The newly-formed consulting division of Remit says it is beginning to win business in the industry, despite the market downturn.
While most vehicle manufacturers are laying off out-sourced teams, Remit Resourcing is doing business with other automotive sectors and building contacts ready for when the market “switches back on”.
Remit Resourcing, headed by ex-Carter & Carter executives Rod Castle and Daniel Emery, was launched in March.
Joining them is Steve Yardley, operations director, who has considerable experience in running automotive apprenticeship programmes.
They said the new business will have many of the strengths of Carter & Carter.
The three bring more than 60 years’ experience of working in the automotive sector to Remit, the training and business arm of the Retail Motor Industry Federation (RMIF).
Remit Resourcing provides consultancy and outsourced teams in a range of areas such as vehicle sales, people development, aftersales, finance and insurance, accident repair and parts in the retail sector.
Rod Castle, director, said: “At the moment VMs are clearing out outsourcing staff which is sensible when the market is in a poor state.
"But in the next six to 12 months – and we can’t be more exact – some of that headcount will be switched back on.
"We want to be ready for that and are making contacts throughout the industry now, helping inform decisions around what resources will be needed.”
Castle and the team are re-establishing the contacts Carter & Carter had with VMs, but have also won contracts elsewhere in the industry.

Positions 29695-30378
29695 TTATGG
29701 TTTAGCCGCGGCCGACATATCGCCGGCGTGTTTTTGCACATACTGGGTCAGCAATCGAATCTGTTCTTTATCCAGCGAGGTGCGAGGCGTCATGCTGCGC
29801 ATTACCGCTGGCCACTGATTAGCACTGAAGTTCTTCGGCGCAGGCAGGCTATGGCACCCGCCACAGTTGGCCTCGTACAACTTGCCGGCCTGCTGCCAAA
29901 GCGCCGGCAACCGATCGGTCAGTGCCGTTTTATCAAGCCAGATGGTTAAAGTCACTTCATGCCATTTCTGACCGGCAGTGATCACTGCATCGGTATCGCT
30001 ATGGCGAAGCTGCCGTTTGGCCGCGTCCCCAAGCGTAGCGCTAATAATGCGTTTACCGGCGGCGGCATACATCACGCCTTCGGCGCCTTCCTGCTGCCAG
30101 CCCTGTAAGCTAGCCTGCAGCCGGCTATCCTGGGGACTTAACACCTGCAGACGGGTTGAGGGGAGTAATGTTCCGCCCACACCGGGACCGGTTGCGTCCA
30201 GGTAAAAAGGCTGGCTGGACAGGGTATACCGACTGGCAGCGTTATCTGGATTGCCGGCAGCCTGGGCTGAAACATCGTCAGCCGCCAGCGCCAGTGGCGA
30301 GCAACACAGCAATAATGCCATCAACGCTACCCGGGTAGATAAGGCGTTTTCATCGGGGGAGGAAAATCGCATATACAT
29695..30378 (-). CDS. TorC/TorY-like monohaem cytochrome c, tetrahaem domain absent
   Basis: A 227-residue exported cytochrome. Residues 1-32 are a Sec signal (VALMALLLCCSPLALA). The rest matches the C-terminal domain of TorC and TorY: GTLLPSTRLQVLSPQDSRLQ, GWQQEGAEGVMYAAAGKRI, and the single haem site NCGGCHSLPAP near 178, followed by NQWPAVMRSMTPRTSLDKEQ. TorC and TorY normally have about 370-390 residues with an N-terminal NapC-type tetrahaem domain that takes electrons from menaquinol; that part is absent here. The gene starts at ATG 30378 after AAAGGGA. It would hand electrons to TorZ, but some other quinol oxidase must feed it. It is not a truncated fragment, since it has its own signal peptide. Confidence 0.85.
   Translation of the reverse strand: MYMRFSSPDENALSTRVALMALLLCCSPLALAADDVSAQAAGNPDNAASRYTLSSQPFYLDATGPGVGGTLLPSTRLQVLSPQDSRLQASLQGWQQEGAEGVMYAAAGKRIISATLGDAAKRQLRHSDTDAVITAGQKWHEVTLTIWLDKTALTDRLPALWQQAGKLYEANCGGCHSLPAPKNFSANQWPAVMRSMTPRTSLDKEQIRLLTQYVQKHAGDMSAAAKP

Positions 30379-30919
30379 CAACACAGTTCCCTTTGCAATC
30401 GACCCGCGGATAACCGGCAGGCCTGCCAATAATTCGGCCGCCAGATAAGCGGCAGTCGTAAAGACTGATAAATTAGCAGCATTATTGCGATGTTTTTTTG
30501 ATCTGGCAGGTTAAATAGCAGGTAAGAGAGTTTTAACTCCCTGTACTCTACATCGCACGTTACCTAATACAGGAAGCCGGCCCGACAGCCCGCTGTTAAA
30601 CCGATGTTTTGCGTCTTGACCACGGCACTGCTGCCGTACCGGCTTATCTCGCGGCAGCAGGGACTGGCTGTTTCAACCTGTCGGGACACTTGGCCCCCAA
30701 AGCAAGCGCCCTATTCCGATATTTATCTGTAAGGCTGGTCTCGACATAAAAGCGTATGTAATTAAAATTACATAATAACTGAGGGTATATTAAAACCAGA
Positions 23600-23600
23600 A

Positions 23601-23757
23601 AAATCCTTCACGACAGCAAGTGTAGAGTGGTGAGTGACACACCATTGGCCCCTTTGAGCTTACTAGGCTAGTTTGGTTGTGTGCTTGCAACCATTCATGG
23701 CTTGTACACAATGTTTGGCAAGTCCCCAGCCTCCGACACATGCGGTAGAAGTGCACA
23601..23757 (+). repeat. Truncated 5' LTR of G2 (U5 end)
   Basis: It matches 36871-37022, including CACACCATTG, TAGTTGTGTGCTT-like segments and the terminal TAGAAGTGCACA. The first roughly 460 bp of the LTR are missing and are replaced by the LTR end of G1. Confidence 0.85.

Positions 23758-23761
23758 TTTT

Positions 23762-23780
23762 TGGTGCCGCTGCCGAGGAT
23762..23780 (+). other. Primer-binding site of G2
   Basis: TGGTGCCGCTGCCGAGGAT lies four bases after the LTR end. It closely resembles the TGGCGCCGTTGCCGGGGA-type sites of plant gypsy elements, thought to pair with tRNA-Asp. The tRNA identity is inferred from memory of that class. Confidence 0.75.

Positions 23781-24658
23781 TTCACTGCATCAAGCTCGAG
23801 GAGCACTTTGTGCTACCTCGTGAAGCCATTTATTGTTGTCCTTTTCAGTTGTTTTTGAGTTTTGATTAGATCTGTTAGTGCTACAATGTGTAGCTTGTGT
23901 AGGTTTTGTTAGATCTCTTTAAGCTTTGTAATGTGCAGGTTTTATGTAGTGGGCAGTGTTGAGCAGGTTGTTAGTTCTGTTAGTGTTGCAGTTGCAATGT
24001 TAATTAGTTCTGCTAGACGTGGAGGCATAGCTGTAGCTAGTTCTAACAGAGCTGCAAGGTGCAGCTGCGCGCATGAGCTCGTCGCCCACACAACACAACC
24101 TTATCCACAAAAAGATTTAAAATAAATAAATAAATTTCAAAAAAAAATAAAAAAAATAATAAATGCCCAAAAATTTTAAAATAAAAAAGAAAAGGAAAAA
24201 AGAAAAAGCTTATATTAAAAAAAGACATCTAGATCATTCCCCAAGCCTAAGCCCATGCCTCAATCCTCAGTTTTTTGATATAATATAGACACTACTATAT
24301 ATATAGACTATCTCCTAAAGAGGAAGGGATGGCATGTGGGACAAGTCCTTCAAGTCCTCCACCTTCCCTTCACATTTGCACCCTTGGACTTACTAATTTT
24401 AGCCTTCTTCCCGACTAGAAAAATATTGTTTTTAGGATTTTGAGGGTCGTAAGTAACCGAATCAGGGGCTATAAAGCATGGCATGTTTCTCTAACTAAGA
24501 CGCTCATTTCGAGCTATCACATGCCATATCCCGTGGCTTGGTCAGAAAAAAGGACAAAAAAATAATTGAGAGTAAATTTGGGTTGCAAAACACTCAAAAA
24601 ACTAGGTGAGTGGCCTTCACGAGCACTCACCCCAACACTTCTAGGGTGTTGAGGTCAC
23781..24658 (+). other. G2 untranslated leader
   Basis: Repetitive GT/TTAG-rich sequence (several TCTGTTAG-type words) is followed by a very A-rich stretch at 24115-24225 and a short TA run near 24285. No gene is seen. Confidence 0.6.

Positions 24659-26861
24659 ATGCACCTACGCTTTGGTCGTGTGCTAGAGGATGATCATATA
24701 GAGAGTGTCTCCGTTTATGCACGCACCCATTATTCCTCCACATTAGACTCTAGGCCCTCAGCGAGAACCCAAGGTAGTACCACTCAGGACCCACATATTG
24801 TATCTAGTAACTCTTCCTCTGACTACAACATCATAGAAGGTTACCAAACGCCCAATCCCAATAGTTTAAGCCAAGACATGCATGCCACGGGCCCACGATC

Details are not being revealed.
Reflecting on the success of consultancy and outsourced services at Carter & Carter, Castle said it had won 60 manufacturer contracts, some of which had lasted nine years before the company folded in 2006.
“We’re not trying to recreate the Carter & Carter business, but apply the lessons learned.
"We know how to provide a value-led outsourcing proposition. Clients will demand value – our pricing will need to be competitive.”
But Remit Resourcing will not be looking to use contract wins for PR purposes and brochures and other marketing material are a no-no.
“Such material suggests we know where the problems lie in a business and in the first minute you start talking to a potential client they become irrelevant because we are not interested in offering out-of-the-box solutions,” said Castle.
While manufacturers are not in a position to invest in consultancy and outsourcing Remit Resourcing is working on projects involving segment two servicing and OEM parts sales to the independent sector.
Conversations relate to maintaining brand loyalty at a time when people are most likely to be disloyal and maximising interaction between a retailer and customer when the classic contact point of car purchasing is not happening, said Castle.
“Typical areas to consider when a dealer asks why they’re not winning segment two servicing are pricing structure and the lack of fixed pricing historically, brand loyalty and the presence of competitors,” he said.